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  1. #1
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    Default Any medical guru here?

    Been playing quite regularly these few months, about twice a week. Now it has become a problem for me, because i can't seem to recover in time from my fatigues.
    I'm about 5'7" and the last time i weigh myself, i'm about 240++++ lbs(the scale only up to 240lbs). the trouble is i've been carrying some injury. I had a ACL recon a few years back, but the initial injury left me with a torn ACL, MCL, cartilage, meniscus. after the surgery, they removed 1/3 of my hamstring to use as graft, 70% of my torn meniscus, and my cartilage was grinded by myself due to delay in having surgery (I had it done 3 years after injuring the knee). besides that, i also have plantar fasciitis on both feet, and Achilles tendinitis. so now i have to use extra strength in my calves and thighs to make up for the loss of stability in the knee.
    Recently, my knee is making a "clack" sound when i bent it fully. it's similar to snapping some plastic clip into place. also, my lower leg feels very sore, particularly the portion where the achilles join to the calf(between ankle and calf). I've tried previously to rest about 7-10 days before playing, but after one session about 2 hours, the next day i find it hard to walk even. so i thought it was just a matter of getting used to. However after 3months, the situation doesn't improve.

    Any advice? Thanks in advance.

  2. #2
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    Good grief. What a list of injuries! The simple answer is that you should see a doctor.

    You have a body mass index of at least 37.5, which is morbidly obese. If you have huge muscle mass, then this figure could be misleading; but this is rare, and I'm going to assume the bulk of your bulk is fat.

    This will inevitably make your knee problems much, much worse. You will likely need knee replacements as you get older.

    Quite apart from your knee problems, your weight puts your general health in danger. You have massively greater risk of cardiovascular accidents (heart attack, stroke, and so on) and of developing type 2 diabetes. Your risk of some types of cancer is also raised. All of these factors lead to a significant reduction in your life expectancy, and also in your quality of life.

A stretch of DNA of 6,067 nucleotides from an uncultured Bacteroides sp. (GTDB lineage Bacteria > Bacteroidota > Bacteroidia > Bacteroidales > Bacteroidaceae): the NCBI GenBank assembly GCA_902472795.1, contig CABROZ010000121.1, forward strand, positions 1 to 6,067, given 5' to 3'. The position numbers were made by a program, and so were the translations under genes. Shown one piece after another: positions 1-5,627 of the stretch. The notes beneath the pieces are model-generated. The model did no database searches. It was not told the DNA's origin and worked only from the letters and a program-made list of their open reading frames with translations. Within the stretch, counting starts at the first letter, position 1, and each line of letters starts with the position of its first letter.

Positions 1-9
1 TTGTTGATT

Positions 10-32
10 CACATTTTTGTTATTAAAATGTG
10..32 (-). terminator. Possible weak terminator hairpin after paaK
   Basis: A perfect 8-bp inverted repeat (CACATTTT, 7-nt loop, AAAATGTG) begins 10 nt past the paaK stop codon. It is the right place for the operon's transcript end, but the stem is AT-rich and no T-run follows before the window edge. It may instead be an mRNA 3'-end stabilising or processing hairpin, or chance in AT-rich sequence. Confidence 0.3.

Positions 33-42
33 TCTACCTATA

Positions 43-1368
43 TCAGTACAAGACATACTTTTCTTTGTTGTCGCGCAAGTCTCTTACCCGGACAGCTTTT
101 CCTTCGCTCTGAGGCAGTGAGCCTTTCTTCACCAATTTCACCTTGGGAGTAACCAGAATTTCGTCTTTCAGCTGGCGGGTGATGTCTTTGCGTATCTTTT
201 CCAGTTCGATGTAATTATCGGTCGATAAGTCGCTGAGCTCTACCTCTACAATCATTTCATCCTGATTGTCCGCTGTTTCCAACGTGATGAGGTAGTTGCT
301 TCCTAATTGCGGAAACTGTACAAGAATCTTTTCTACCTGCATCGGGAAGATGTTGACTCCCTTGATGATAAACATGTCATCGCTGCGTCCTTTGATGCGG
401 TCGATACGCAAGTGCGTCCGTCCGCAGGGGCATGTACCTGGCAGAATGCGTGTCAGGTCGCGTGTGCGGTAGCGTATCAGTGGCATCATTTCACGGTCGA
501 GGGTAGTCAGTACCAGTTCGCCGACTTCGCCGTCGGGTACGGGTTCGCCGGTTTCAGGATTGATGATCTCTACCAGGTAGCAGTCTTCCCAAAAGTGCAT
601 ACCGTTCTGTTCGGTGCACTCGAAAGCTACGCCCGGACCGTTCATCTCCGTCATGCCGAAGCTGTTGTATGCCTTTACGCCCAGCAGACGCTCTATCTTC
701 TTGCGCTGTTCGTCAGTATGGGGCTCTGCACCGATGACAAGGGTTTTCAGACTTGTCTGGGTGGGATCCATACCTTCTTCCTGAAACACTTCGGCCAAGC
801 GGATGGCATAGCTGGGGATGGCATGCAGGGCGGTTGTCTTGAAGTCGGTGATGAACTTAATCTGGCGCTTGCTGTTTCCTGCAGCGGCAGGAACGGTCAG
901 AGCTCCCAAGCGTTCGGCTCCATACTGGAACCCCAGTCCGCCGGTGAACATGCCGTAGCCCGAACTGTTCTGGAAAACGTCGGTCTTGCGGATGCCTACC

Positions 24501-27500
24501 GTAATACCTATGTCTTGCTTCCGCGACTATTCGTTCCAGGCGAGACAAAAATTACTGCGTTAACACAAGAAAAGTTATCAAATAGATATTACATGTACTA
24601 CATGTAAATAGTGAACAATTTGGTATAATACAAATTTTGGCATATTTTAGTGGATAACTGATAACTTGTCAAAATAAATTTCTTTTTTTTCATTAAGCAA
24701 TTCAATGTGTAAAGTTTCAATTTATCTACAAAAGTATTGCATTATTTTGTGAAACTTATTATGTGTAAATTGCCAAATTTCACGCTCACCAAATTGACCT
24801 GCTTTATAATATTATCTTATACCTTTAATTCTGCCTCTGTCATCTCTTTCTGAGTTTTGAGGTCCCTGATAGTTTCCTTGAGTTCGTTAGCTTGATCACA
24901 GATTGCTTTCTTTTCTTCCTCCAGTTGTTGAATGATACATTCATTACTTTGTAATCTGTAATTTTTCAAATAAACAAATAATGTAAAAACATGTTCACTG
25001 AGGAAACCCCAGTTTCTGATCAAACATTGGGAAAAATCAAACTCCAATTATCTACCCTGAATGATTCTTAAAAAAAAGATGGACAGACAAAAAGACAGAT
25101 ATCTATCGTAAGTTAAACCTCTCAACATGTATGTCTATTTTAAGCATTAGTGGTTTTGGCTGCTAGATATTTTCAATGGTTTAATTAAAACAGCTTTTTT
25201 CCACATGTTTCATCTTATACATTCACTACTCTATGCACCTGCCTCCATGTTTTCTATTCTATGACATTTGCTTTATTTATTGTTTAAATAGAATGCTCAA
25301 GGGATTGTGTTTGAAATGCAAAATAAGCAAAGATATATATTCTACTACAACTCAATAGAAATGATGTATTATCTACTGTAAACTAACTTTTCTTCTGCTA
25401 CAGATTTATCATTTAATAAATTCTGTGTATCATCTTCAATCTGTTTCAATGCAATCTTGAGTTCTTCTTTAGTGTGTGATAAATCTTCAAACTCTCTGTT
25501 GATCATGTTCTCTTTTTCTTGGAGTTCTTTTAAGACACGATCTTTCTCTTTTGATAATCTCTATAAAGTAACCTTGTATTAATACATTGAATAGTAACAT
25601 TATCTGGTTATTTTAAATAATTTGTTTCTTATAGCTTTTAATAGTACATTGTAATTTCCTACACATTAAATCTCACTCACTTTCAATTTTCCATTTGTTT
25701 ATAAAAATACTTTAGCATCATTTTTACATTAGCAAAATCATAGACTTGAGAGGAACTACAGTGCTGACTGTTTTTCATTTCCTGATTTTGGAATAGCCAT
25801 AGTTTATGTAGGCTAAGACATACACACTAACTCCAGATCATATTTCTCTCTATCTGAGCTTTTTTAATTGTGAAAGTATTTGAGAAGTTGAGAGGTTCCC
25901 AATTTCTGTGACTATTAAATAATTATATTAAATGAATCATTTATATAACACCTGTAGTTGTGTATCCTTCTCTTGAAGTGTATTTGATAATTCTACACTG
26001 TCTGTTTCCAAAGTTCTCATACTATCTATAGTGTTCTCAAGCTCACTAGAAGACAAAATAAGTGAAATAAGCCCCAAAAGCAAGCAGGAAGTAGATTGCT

It doesn't take a doctor to realise you should lose weight. As a general guide, aim for a BMI of 20 - 25. Until you get your BMI much lower (say, under 30), it would be sensible to avoid high-impact activities such as badminton, because you will probably destroy your knees.
    Last edited by Gollum; 11-26-2007 at 10:32 AM.

  3. #3
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    thanks, Gollum. I am aware of the heightened risks my weight puts on my health, and have done full screening every 6 months. So far, i'm lucky to find myself free from almost all health problems (with the exception of mild hypoglycemia, but that's a different story).
    I do know the extra pressure i'm putting my legs and feet through, and i'm hoping that there is someone who can have some relief measure which will enable me to continue playing.
    Before i had my injury, I weigh about 170 to 185 lbs(overweight) but i had been able to play all sports without any problems. In fact i used to represent my school in basketball and soccer. Running and jumping was no problem to me. Only after my injury, i was told by a doctor, i couldn't play soccer and basketball again, due to my knee's instability.